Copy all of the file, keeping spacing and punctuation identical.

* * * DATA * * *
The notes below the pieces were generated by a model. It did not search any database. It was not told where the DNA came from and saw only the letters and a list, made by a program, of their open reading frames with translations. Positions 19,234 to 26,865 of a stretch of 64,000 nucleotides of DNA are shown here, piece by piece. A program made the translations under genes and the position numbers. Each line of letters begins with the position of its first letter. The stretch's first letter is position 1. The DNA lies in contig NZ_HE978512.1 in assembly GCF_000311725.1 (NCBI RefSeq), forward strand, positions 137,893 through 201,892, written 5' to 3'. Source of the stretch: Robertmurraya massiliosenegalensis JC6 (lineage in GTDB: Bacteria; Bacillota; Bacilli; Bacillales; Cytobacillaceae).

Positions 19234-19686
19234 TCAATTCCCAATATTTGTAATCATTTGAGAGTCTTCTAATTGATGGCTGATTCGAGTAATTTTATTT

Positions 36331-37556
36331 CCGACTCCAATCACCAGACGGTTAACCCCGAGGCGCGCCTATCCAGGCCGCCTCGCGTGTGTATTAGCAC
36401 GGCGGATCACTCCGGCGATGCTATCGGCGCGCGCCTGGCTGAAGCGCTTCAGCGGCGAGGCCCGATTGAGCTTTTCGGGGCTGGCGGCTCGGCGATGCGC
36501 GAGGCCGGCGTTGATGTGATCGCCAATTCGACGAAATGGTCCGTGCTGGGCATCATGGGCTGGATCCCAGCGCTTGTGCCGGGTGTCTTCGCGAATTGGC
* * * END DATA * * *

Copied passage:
The notes below the pieces were generated by a model. It did not search any database. It was not told where the DNA came from and saw only the letters and a list, made by a program, of their open reading frames with translations. Positions 19,234 to 26,865 of a stretch of 64,000 nucleotides of DNA are shown here, piece by piece. A program made the translations under genes and the position numbers. Each line of letters begins with the position of its first letter. The stretch's first letter is position 1. The DNA lies in contig NZ_HE978512.1 in assembly GCF_000311725.1 (NCBI RefSeq), forward strand, positions 137,893 through 201,892, written 5' to 3'. Source of the stretch: Robertmurraya massiliosenegalensis JC6 (lineage in GTDB: Bacteria; Bacillota; Bacilli; Bacillales; Cytobacillaceae).

Positions 19234-19686
19234 TCAATTCCCAATATTTGTAATCATTTGAGAGTCTTCTAATTGATGGCTGATTCGAGTAATTTTATTT

Positions 36331-37556
36331 CCGACTCCAATCACCAGACGGTTAACCCCGAGGCGCGCCTATCCAGGCCGCCTCGCGTGTGTATTAGCAC
36401 GGCGGATCACTCCGGCGATGCTATCGGCGCGCGCCTGGCTGAAGCGCTTCAGCGGCGAGGCCCGATTGAGCTTTTCGGGGCTGGCGGCTCGGCGATGCGC
36501 GAGGCCGGCGTTGATGTGATCGCCAATTCGACGAAATGGTCCGTGCTGGGCATCATGGGCTGGATCCCAGCGCTTGTGCCGGGTGTCTTCGCGAATTGGC